Edward Wilson (novelist)

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Edward Wilson is a British writer of spy fiction. A native of Baltimore, Maryland, United States, he emigrated to the United Kingdom after serving in the Vietnam War, renounced his US citizenship to naturalise in his new country, and after three decades as a teacher chose to quit to devote himself full-time to his career as a novelist. He has written six novels, all published by Arcadia Books.

Personal life[edit]

Wilson was born in Baltimore, Maryland. His Anglo-Indian-descended father, a merchant sailor, died when Edward was just six months old, leaving Edward's mother to raise him and his two brothers. He did his secondary education at the Baltimore Polytechnic Institute before going on to the University of Virginia on a Reserve Officers' Training Corps scholarship.[1] He was shipped off to the Vietnam War in the aftermath of the 1968 Tet Offensive as a member of a Special Forces unit; he stated that "I didn't think it was right to stay at home, plus if you were an officer there was only a one in ten chance of being hurt", but the experience sharpened his opposition to the foreign policy of the United States.[2] For his actions in the war he was decorated with the Bronze Star Medal and the Army Commendation Medal for Valor.[3]

After the war, Wilson travelled in Canada and later spent time in Bremen, Germany as a language student.[2] In 1976 he settled in Suffolk, England, where he worked as a teacher for three decades.[4][3] He naturalised as a British citizen in 1983 and renounced his US citizenship.[4]

Politically, Wilson is a socialist and a supporter of trade unions.[2]

Works[edit]

A River in May[edit]

Wilson's debut novel A River in May, published in 2002, was based on his experiences in the Vietnam War. As he stated, the book "expelled my battlefield demons".[5] It was shortlisted for the Commonwealth Writers' Prize.[6]

The Envoy[edit]

The Envoy is set in Britain in the 1950s, and discusses an American plot to sabotage USSR–UK relations. Its protagonist is Kit Fournier, the Central Intelligence Agency station chief at the Embassy of the United States, London.[7] It was the first book in what was originally intended to be a trilogy of spy novels, but later had a fourth book added to it with the publication of The Whitehall Mandarin. The book introduces characters who would go on to play a larger role in Wilson's later novels, including William Catesby [no sign of this character in the Kindle version of The Envoy], a native of a Suffolk fishing village who fits in poorly with either his old neighbours or his government colleagues, and his boss Henry Bone.[4][8] A running joke in the series describes how Catesby's alleged ancestor Robert Catesby planned the Gunpowder Plot of 1605.[9]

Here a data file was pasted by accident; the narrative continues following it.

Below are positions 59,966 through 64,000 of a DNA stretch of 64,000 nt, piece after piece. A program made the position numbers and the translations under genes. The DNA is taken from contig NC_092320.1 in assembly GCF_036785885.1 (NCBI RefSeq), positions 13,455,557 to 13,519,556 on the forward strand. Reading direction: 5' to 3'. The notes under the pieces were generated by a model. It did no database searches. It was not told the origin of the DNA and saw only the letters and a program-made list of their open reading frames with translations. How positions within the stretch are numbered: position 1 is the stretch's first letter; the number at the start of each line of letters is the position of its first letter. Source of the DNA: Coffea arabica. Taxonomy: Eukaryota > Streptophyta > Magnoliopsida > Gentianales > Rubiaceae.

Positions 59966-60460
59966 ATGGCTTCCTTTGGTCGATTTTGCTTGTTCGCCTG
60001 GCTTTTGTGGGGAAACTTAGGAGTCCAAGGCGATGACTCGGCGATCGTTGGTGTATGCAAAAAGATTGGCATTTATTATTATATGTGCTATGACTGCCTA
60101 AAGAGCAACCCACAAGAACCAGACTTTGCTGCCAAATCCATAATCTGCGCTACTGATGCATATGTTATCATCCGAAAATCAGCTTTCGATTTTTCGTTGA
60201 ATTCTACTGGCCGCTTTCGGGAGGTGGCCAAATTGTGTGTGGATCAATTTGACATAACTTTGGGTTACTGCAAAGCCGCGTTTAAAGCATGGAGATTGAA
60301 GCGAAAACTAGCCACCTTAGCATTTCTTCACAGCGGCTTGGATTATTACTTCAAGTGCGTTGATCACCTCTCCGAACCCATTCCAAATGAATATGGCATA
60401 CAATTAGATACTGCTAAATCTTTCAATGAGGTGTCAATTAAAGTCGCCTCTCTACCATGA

The Darkling Spy[edit]

In Wilson's 2011 novel The Darkling Spy, the year is 1956, and Catesby is serving under official cover at the British Embassy in Bonn. Kit Fournier from The Envoy appears again, but in this book he has fallen in love with an English woman who serves as a spy for Moscow, and is considering defection. Publishers Weekly compared Catesby to the John le Carré character George Smiley, and stated that he "will delight those readers looking for less blood and more intelligence in their spy thrillers".[10]

The Midnight Swimmer[edit]

The Midnight Swimmer, published in 2012, is set against the build-up to the Cuban Missile Crisis of 1962.[8][11]

The Whitehall Mandarin[edit]

The Whitehall Mandarin, was published in May 2014. The launch was held at Hatchards bookshop in London.[2] The title is a reference both to bureaucrats and to China, and the question of how China was able to develop thermonuclear weapons so quickly plays a role in the novel.[4] Paul French reviewed it favourably in The Los Angeles Review of Books, stating that "Finally Edward Wilson is garnering the praise and readers in England he's long deserved, but it is to be hoped that America can discover him too".[4] Denis MacShane expressed similar sentiments in his review in Tribune magazine.[2]

A Very British Ending[edit]

A Very British Ending is published on 14 April 2016. It takes Catesby's story into the 1970s.[12]

References[edit]

  1. ^ "About Edward Wilson". edwardwilson.info. Retrieved 13 July 2014. 
  2. ^ a b c d e MacShane, Dennis (4 June 2014). "The spies who couldn't come in from the cold". Tribune. Retrieved 13 July 2014. 
  3. ^ a b Clifton, Jay (16 October 2011). "Interview with Edward Wilson, British Novelist". Ace Stories. Archived from the original on 14 July 2014. Retrieved 13 July 2014. 
  4. ^ a b c d e "Paul French on The Whitehall Mandarin: The Exile and the Spy". The Los Angeles Review of Books. 3 July 2014. Retrieved 13 July 2014. 
  5. ^ "The Whitehall Mandarin: Edward Wilson Talks To Crime Time". Crime Time. 7 May 2014. Retrieved 13 July 2014. 
  6. ^ "Arcadia Books". United Reggae Magazine. Retrieved 13 July 2014. 
  7. ^ Yager, Susanna (16 March 2008). "Cynically exploitative and utterly ruthless". The Telegraph. Retrieved 13 July 2014. 
  8. ^ a b Kaveney, Roz (17 January 2012). "The Midnight Swimmer, By Edward Wilson". The Independent. Retrieved 13 July 2014. 
  9. ^ Paine, Andre (7 June 2014). "The Whitehall Mandarin". Crime Fiction Lover. Retrieved 13 July 2014. 
  10. ^ "The Darkling Spy". Publishers Weekly. 30 May 2011. Retrieved 13 July 2014. 
  11. ^ "The Midnight Swimmer". Publishers Weekly. 12 March 2012. Retrieved 13 July 2014. 
  12. ^ Amazon page

External links[edit]